REVIEW: Enoch Chan Productions Presents: DEVIATED THEATRE/Hillary-Marie’s Sole Music Collective
by Taryn Brown
Structural informality and rhythmic invention were blended at Enoch Chan Production’s recent mixed bag dance showcase at the Sprenger Theater within the Atlas Performing Arts Center. The evening featured IMPACT Dance Company, The #TapLife Company, fusiondance, Sole Music Collective, and DEVIATED THEATRE. The event was glued together by Chan’s improvisational insert introductions, which included an audience participation stadium wave and words of encouragement toward spectator engagement.
The evening was divided into three acts. The opening act featured guest performances from DC companies. IMPACT Dance Company performed The Collapse, a youthful female octet laden with partnering, acrobatics, and dramatic emotions, with choreography by Candra Preshong. In The #Taplife Company’s The World As I See It, we were gifted a tap dance quartet with formidable formulaic builds and a genuine feel-good energy. Preshong also choreographed Cocoon (an excerpt) via fusiondance, in which Shelley Siller and Laura Gelles performed an elegant adagio cirque act of elongated extensions, dynamic weight sharing, and positive/negative space exploration. The dancers looked like two pieces cut from the same fabric who were trying to rejoin each other in various ways.
The second act featured Hillary-Marie’s Sole Music Collective in VIBE: the cornerstone of this shared show. The piece opened with a voiceover stating “vibration is the core of the spirit; it is the breath of life.” With various sections of solos and group dances, VIBE served to showcase tap dance as pure movement, as well as within miniature personalized narratives. Choreographic tools included tricky cannons, powerful unison, and a symbiotic connection between pensive performance and likeable showboating.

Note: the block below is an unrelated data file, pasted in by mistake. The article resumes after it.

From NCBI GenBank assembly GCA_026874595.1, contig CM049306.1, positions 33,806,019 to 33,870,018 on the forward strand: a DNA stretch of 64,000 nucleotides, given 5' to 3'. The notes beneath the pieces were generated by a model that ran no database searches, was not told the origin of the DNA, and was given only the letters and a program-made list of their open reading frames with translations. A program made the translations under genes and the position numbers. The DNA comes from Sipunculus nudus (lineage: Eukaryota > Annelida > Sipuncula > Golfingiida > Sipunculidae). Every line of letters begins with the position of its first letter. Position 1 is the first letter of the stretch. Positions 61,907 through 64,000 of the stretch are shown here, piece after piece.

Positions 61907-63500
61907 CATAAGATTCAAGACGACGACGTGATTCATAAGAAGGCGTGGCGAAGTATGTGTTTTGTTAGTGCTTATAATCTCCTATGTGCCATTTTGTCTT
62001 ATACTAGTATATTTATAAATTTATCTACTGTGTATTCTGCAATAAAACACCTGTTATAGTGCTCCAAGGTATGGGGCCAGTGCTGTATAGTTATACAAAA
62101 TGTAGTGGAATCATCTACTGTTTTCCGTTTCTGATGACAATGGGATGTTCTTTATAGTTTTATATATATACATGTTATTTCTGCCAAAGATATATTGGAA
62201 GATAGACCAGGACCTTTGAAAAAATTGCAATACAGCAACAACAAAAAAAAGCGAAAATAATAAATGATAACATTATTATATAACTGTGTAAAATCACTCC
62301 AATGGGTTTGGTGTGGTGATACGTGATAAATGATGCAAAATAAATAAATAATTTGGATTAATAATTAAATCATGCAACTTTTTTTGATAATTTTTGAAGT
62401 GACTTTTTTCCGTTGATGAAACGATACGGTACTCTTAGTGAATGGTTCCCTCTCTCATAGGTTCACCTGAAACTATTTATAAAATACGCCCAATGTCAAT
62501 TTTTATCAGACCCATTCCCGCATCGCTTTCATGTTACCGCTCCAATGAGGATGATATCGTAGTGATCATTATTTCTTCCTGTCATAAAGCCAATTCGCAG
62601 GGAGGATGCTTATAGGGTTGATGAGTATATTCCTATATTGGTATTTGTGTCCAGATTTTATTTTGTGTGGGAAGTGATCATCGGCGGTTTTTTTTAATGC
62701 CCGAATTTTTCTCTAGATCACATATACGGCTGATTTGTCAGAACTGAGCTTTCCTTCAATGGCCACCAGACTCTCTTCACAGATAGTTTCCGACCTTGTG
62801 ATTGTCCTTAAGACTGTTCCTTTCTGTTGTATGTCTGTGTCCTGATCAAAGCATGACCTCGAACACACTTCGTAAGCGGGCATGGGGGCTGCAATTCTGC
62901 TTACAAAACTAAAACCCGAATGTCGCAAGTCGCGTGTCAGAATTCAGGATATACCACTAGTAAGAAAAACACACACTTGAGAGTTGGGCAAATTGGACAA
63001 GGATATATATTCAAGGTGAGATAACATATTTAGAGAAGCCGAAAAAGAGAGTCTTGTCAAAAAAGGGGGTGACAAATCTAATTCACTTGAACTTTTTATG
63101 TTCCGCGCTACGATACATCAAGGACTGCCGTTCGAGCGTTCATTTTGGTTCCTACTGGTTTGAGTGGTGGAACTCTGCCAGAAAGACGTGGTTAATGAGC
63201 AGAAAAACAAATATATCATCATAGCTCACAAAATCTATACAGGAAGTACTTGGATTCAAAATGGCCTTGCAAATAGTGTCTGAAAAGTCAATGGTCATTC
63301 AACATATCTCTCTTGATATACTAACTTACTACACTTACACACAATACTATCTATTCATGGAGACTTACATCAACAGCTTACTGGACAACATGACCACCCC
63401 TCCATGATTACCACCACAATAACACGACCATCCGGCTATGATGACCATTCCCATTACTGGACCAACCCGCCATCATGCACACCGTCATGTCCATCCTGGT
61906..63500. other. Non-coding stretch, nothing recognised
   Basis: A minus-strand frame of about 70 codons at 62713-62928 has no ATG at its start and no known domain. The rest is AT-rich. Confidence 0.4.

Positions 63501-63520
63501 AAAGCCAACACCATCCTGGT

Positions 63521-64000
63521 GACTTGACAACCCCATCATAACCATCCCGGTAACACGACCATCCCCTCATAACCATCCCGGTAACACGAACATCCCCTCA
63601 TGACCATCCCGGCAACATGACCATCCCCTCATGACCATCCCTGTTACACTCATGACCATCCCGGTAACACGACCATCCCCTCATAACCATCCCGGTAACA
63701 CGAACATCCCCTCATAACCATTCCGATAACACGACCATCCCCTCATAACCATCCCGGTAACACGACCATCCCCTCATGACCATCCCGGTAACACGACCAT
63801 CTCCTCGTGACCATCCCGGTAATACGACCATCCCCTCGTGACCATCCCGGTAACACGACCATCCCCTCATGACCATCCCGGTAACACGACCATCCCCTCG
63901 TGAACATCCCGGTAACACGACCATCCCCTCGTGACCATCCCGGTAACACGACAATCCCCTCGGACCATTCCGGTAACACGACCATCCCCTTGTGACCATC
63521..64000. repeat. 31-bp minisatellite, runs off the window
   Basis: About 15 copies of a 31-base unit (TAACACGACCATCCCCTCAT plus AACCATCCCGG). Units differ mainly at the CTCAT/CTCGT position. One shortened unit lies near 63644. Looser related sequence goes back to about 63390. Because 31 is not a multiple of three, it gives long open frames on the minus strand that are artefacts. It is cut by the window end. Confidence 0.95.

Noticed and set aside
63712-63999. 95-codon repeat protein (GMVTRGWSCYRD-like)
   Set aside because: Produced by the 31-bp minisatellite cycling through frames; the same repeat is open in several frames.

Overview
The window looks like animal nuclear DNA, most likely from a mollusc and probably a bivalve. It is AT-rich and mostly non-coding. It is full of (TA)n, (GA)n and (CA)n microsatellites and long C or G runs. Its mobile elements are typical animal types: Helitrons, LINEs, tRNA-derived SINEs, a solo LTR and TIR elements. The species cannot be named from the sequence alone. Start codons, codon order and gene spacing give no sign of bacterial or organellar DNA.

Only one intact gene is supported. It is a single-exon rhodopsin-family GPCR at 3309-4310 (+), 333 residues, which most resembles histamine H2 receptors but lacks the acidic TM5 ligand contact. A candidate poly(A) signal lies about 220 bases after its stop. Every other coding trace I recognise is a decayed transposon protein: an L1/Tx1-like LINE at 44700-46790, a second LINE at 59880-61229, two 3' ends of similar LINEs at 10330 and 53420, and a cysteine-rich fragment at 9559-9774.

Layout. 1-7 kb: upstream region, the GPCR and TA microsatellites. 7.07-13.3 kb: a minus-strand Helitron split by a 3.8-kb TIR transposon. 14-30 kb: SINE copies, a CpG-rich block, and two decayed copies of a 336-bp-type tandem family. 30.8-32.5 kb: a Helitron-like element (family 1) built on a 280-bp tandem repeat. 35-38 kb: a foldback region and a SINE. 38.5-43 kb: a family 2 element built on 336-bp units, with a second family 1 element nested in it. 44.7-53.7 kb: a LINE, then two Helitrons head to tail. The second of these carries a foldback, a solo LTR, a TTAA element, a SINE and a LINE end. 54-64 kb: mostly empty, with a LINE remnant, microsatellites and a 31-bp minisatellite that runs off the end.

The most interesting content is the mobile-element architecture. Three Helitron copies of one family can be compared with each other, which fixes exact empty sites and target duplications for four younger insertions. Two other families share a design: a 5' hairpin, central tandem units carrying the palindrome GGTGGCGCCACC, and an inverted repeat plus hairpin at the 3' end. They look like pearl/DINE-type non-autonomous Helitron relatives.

Hillary-Marie’s resume is vast and includes TedXTalks, running the Jersey Tap Fest, and the #Herspective video web series. Her work with Sole Music Collective serves as a springboard for locating tap dance within a concert dance context. The implementation of Mark G. Meadow’s live piano along with her fellow performers (Charles Renato and Liberty Styles) served to truly bring the house down. Their dancing was phenomenal with its equal parts flamboyance and mellow contemplation.
Rounding out the evening’s pieces was Beyond (a work in progress) by DEVIATED THEATRE, the full version of which is set to premiere later this year. This ensemble dance was co-directed by Kimmie Dobbs Chan and Enoch Chan. Beyond gave me the sense that I was at a 1990’s art warehouse party watching an exploration of aerial dance, chill-out music, and performance art.
The dance had a loose narrative that intertwined the biblical Adam and Eve, astronauts, a Martian, and Earthlings. Text that to alluded to Earth and space was assembled into a litany of music tracks. Karate-like movements with punches, kicks, and angular shapes peppered the choreography (by Kimmie Dobbs Chan) throughout. Other movement motifs featured intricate arm waves and advanced floorwork. Along with dance on the stage space, there were also aerial movement sequences that included a solo hoop section and two bungee solos.
The aerial work was intriguing, but fairly under realized choreographically. At times during these sections, the work seemed to be slowing to a standstill. Although it was indeed interesting to watch the ethereal floating through space on the aforementioned pieces of apparatus, there was no formulaic structure within these segments. The pieces were accompanied by projections of stars and a ladder was used to rig the dancers before and after their elevated sequences.
The strongest sections finished the dance. First off, we received a video message from Mr. Chan as the Martian in outer space. The jump cut editing and spoken text provided an immediate understanding of what the rest of the piece had been foreshadowing. Chan had left Earth and was now sending a message that relayed his isolation and nostalgia for water. Most notably he missed the rain.
The closing trio, which was danced to a poem about Earth, is in contest for equal billing for the heavyweight section of Beyond. It featured the same small kinesphere choreographic style from the beginning of the piece, but included more emotional angst. The dancers slid, rolled, spiraled, and lunged in and out of the floor with an increased urgency. They reminded me of plants trying to desperately grow without the necessary sunlight or water. They ended holding hands and were joined by the rest of the cast for the final stage moment.